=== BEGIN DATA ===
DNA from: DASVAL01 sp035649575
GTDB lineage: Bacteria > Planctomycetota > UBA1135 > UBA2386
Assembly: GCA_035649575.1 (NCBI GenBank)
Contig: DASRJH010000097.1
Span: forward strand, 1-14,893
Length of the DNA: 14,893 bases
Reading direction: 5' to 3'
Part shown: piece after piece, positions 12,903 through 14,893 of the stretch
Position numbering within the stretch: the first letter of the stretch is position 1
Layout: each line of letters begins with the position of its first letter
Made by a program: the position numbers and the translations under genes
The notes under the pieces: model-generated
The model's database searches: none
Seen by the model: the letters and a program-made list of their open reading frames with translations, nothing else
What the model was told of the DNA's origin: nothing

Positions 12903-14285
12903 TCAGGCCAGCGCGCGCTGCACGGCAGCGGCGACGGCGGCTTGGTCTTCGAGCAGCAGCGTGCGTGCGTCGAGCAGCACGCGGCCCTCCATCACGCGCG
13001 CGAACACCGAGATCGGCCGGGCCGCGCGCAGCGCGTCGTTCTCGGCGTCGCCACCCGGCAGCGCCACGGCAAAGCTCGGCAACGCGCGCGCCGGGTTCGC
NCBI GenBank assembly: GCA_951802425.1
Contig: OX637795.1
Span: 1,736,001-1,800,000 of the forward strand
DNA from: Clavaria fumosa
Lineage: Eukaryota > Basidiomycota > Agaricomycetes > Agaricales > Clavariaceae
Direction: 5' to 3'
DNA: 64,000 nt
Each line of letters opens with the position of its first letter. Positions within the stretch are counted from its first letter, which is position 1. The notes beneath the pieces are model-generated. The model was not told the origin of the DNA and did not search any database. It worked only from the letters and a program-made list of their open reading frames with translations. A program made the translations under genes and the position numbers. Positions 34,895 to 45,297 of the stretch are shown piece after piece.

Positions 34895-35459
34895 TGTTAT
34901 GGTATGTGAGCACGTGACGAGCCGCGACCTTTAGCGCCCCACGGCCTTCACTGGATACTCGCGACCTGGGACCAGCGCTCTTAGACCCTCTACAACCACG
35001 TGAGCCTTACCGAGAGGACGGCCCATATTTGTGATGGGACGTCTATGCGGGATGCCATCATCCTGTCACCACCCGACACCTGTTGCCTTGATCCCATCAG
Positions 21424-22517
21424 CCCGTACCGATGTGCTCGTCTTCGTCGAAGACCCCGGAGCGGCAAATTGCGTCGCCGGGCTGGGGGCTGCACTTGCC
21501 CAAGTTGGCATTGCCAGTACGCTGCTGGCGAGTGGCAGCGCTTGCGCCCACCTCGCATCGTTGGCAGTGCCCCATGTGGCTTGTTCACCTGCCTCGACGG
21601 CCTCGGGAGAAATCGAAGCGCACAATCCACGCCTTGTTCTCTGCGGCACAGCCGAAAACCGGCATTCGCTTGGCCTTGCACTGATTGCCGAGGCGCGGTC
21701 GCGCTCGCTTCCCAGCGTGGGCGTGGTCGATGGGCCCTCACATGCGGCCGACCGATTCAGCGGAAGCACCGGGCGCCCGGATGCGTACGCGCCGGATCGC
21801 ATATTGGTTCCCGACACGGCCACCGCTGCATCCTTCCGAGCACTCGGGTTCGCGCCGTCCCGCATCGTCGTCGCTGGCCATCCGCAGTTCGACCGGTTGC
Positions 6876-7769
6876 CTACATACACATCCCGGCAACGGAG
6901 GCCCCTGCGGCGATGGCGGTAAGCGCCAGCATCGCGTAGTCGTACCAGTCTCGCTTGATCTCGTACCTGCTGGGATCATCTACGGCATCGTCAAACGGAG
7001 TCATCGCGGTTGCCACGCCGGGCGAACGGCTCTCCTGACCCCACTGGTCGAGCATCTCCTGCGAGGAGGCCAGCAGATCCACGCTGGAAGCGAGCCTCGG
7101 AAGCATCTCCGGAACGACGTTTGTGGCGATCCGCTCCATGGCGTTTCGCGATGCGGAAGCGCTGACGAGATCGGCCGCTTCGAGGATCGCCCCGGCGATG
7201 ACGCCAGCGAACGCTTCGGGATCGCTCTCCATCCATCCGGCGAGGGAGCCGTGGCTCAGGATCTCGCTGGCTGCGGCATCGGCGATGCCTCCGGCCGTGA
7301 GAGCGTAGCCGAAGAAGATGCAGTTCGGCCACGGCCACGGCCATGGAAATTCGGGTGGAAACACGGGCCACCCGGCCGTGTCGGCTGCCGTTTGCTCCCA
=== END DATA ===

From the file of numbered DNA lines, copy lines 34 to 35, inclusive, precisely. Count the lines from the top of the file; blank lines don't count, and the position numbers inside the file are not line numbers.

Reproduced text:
21601 CCTCGGGAGAAATCGAAGCGCACAATCCACGCCTTGTTCTCTGCGGCACAGCCGAAAACCGGCATTCGCTTGGCCTTGCACTGATTGCCGAGGCGCGGTC
21701 GCGCTCGCTTCCCAGCGTGGGCGTGGTCGATGGGCCCTCACATGCGGCCGACCGATTCAGCGGAAGCACCGGGCGCCCGGATGCGTACGCGCCGGATCGC